Before I post Joyce Marter’s article, I just want to remind you that:
Evil is boring.
Cynicism is idiotic.
Fear is a bad habit.
Joy is fascinating.
Love is an act of heroic genius.
Receptivity is a superpower.
…now for relationship wisdom…
25 Simple Ways to Improve Your Relationships at Work & Home
By JOYCE MARTER, LCPC
Smile. Put a smile on your face and in your eyes, voice and heart as often as possible.
Make eye contact. Look people openly, warmly and squarely in the eye.
Open your body language. While facing the person with whom you are talking, open your chest, your heart and your arms.
Address people by name. Honor people by calling them by name as you greet them, give them thanks, ask a question or bid them farewell.
Speak with a friendly tone. Warm your tone of voice with love and kindness.
Be present. Give your complete and undivided attention to others when they are speaking to you.
Express gratitude. Focus your attention on the goodness in others, verbalize all that you appreciate and give thanks.
Slow down. Breathe and gift yourself and others with time to properly address situations and transition from them.
Reflect empathy and compassion. Honor people’s emotional experiences. Normalize and validate their feelings so they feel heard, known and understood.
Have integrity. Keep your word. Do what you say you are going to do. Live according to your values.
Have good manners. Be polite, conscientious and gracious.
Demonstrate thoughtfulness. Get out of your own head and be of service to others. Consider their feelings and experiences.
Give genuine compliments. Tell others their strengths, give positive feedback and express what you admire about them.
Give salutations. Make the effort to open and close verbal and email interactions with a nice greeting or closure, rather than abruptly asking for something with neither a hello nor goodbye.
Be generous. Give and share whatever you can, whenever you can.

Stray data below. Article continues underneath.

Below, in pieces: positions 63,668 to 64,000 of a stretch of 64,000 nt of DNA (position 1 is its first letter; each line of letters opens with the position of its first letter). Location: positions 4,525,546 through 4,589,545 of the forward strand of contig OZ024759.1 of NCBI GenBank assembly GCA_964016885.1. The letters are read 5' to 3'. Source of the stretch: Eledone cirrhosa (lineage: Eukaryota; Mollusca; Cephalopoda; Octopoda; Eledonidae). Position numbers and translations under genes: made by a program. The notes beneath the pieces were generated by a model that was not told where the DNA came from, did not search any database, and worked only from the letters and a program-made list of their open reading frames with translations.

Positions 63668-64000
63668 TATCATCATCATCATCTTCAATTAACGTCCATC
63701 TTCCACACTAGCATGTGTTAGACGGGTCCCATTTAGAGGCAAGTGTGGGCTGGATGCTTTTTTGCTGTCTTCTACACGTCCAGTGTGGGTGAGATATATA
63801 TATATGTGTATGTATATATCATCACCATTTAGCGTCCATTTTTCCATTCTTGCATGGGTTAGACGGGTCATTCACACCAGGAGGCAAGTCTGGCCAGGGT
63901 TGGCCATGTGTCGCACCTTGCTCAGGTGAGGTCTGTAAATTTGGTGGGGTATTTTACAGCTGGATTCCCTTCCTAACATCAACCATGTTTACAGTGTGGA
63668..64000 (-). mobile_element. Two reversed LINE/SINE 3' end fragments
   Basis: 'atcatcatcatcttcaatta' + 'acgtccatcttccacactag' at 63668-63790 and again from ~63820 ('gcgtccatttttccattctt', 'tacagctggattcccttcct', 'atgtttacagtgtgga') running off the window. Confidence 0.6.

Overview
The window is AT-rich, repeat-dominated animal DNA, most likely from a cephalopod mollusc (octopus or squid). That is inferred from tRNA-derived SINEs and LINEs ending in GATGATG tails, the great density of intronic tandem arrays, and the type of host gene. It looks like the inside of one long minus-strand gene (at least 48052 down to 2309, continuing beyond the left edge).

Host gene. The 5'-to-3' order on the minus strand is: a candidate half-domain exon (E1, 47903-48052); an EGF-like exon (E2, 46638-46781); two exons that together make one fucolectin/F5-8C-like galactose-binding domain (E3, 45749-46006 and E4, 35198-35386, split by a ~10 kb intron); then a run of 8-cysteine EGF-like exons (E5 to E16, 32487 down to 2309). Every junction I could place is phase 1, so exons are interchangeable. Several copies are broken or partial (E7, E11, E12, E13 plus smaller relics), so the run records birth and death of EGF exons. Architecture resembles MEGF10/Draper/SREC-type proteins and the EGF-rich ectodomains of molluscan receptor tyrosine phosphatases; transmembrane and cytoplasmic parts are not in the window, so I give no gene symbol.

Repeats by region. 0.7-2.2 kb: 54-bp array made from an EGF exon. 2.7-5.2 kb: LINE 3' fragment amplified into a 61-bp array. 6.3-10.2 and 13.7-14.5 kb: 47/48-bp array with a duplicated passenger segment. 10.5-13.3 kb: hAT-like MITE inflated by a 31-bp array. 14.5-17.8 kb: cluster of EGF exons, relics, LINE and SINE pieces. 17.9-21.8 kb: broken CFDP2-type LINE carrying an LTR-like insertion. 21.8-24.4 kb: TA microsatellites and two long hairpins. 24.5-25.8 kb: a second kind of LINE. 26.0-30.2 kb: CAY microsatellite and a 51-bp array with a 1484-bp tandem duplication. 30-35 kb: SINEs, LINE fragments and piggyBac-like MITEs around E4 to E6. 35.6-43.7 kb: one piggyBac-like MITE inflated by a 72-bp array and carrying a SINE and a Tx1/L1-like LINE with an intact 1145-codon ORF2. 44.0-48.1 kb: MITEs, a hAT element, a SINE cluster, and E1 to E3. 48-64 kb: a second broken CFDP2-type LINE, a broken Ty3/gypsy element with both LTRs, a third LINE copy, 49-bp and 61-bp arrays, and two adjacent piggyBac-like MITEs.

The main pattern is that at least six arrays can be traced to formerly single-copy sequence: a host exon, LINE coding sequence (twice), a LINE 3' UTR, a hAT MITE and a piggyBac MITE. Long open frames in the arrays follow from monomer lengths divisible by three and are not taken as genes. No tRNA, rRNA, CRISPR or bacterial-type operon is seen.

Be kind. Be the bigger person. Kindness is a choice.
Show compassion. Demonstrate self-compassion by cutting yourself some slack extend this same compassion to others. Let go of criticism.
Be patient. Breathe and breathe out. Patience is a virtue. There is great value staying in the present moment and not hurrying our minds or bodies onto the next task.
Demonstrate self-awareness. Consider how what you are saying will feel to them and how it will impact them. Notice the impact you have on others by paying attention to their facial expressions, tone and body language. Make adjustments accordingly.
Be truthful. The truth has different layers and sometimes the deepest layer is hurtful or inappropriate. Speak the truth from the deepest layer that is appropriate. Speak from a place of kindness.
Be reliable. Follow through with responsibilities and commitments with competency and effective communication.
Be forgiving. Each time somebody else makes a mistake it is an opportunity for you to extend kindness and compassion. Let go of resentments that keep you tethered to the past.
Apologize. We are human and nobody is perfect. When you make a mistake, make an amend or extend a sincere and timely apology.
Take responsibility. Drop the defensiveness and the excuses and accept responsibility for yourself, your actions and your behaviors.
Express love. Be open-minded and non-judgemental. Extend love to yourself and to others. Choose to be loving whenever possible—it is always possible.